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A euphemism ( Latinized form of Greek εὐφημία Euphemia , words of good omen '; ultimately going back to εὖ eu ' good 'and φημί phēmí I say'), also: Glimpfwort , palliation , secret word , euphemism originally or embellishment is a linguistic expression names a person , a group of people , an object or a fact in a glossing over, mitigating or concealing manner.

The semantic counterpart to euphemism is dysphemism (cacophemism). This devalues ​​what is referred to and gives it negative connotations . Both euphemism and dysphemism are considered rhetorical figures .


Upgrading, moderating or hushing up formulations can be used - even unconsciously - for different motives, whereby several can come into play at the same time: First and foremost, one does not want to break existing taboos and social norms, avoid objectionable things, protect the feelings of the speaker and the person being addressed or deceive, disguise or attract attention out of self-interest.

Glossy speaking is not limited to a specific language or a single topic, but can be found everywhere. Euphemistic expressions are used in the public domain mainly in politics and in business. In everyday life, they occur particularly often in taboo topics, for example in the sexual and faecal areas, as well as with the associated locations, objects and body parts. Even in the contexts of illness and death, one often feels that a gentle expression is appropriate. Furthermore, there are numerous euphemisms, for example in religious as well as certain social and cultural areas.

The stock of euphemisms is only to a small extent conventionalized in the vocabulary of a language. The majority of the specific speaking circumstances (occasion of speech, place, social group and intention to speak) determine what counts as a euphemism and when this linguistic device is used.

Functions of euphemisms

The use of language always has a specific function . If a euphemism is used, something specific is achieved; conversely, from the speaker's point of view, these effects can serve as a motive for resorting to such an expression. A single such linguistic effect does not necessarily have to be isolated from the others as a motive and solely responsible for the use of a euphemism. Most of the time, the functions of euphemisms cannot be clearly separated from one another; a certain motif often dominates.

In many cases, instead of the actual designation for a person, thing or matter, euphemistic substitute expressions are used mainly for the purpose of upgrading. This means that what is designated can either be deliberately appreciated or put in a better light, or the person or group of people associated with it is shown courtesy and appreciation. Such is the case with the linguistic norms of political correctness .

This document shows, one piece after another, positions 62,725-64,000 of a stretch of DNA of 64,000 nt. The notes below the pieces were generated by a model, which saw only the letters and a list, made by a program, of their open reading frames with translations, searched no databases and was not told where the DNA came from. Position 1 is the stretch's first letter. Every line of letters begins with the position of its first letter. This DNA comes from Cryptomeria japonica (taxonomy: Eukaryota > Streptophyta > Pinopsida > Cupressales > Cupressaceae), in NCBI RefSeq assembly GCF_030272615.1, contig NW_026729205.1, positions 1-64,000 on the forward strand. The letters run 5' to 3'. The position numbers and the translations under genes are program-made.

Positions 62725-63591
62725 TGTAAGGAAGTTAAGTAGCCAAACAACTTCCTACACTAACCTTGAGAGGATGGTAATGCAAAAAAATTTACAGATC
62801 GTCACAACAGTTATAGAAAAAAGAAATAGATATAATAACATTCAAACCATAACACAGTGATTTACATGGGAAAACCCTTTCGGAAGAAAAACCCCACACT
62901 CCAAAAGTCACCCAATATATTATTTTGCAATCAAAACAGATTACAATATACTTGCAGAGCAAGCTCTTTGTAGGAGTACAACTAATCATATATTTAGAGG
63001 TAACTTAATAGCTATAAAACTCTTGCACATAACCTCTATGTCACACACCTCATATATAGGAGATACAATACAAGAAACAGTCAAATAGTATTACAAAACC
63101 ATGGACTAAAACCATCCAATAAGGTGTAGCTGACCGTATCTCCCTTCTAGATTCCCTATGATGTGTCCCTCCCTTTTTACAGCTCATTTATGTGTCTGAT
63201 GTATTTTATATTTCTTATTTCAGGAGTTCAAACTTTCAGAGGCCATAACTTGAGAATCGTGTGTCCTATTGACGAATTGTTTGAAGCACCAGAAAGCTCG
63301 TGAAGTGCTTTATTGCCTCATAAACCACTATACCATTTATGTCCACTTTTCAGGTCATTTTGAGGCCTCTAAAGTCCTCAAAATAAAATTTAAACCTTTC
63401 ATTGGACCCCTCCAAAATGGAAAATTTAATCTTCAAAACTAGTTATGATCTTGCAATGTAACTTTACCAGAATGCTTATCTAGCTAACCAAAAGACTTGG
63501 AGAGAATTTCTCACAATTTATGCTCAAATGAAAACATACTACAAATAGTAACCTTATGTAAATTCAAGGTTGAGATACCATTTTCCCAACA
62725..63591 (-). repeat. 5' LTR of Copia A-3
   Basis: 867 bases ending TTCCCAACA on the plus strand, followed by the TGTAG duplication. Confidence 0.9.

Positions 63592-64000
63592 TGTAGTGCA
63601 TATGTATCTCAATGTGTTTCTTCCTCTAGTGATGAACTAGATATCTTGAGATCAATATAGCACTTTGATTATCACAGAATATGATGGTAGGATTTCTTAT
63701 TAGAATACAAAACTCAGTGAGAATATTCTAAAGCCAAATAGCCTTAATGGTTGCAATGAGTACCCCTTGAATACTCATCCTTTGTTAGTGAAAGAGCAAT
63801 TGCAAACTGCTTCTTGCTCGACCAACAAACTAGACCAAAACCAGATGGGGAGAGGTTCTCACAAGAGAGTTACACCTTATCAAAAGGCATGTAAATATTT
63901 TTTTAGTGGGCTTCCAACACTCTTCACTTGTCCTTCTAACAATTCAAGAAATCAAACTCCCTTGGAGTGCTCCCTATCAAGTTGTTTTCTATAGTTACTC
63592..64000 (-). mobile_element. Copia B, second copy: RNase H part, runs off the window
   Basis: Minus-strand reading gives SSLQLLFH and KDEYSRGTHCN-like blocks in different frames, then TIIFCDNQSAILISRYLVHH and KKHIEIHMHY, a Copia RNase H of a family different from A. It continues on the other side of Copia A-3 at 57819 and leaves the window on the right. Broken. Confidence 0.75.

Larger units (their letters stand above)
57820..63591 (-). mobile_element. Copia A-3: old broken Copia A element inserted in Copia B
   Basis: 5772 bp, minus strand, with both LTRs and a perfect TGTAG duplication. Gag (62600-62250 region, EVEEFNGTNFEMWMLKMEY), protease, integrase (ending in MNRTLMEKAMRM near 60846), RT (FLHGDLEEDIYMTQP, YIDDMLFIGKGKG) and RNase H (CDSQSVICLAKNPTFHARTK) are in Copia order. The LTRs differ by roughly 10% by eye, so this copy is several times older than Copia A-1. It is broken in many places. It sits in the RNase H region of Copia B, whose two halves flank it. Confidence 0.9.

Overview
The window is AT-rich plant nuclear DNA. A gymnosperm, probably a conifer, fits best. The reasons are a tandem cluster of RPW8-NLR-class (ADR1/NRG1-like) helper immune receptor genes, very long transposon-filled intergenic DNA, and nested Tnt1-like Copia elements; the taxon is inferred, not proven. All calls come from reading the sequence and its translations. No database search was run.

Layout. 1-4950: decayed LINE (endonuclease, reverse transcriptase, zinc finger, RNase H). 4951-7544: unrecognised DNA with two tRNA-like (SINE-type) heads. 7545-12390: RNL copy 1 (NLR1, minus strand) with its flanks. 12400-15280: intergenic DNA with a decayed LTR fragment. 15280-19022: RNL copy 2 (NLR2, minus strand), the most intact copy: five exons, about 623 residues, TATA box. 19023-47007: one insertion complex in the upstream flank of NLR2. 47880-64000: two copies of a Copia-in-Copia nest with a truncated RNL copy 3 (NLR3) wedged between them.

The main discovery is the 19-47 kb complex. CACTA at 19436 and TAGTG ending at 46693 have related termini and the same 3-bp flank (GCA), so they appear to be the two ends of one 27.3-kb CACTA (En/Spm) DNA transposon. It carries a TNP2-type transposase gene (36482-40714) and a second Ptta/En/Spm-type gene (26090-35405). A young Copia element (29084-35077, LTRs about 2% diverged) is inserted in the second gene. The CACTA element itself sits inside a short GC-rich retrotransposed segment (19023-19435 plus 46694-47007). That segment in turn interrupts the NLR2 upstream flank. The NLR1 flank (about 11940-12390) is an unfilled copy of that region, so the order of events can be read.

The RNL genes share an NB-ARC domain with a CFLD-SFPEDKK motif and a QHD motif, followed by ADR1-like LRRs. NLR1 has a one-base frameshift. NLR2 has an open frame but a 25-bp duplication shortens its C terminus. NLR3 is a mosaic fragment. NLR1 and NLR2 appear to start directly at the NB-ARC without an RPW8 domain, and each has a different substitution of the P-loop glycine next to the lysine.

Mitigation and protection
Euphemisms can have a weakening effect and make what is said appear less drastic. This kind of use is gentle on the feelings of the person addressed or the speaker himself and is used where respect, consideration and courtesy are appropriate, i.e. primarily where certain social and cultural conventions and norms require such consideration.
Disguise, camouflage and cover-up
Euphemisms of this kind describe a thing or a state of affairs in such a way that what is actually meant does not appear on the word level - or at least not superficially. This is particularly the case with strict norms and taboo content or where facts are to be deliberately concealed in order, for example, to prevent public outrage, for example in the public usage of totalitarian political systems, where this means is also expressly used as a language policy measure. Because with such a way of use, a conscious influence of the addressed can ultimately take place in one's own interest.

Subject areas and areas of action

The subject areas and areas of action in which euphemisms are used are very numerous. Luchtenberg (1985) divides the areas in which euphemisms are used into the following subject groups:

  • Political use of language (with examples from foreign and domestic policy as well as the military sector and language use during the National Socialist era )
  • Economic usage (with examples from economic policy, from production, sales and employment as well as from job titles and others)
  • Social language area (with examples from different social areas regarding social norms and social misconduct)
  • Religion (with treatment of language taboos , superstitions and Christian religion)
  • Death (dying, being dead, burial and death itself)
  • Mental and psychological area (names for personal characteristics and feelings, names for "I")
  • Physical area (with examples of things related to sexuality, pregnancy and childbirth, illness and elimination, as well as body parts and other things)
  • Alcohol (with examples of names for alcohol itself, how to deal with it and for being drunk)

Among other things, the following euphemistic uses can be recorded from this subject area.

Religious and moral norms and taboos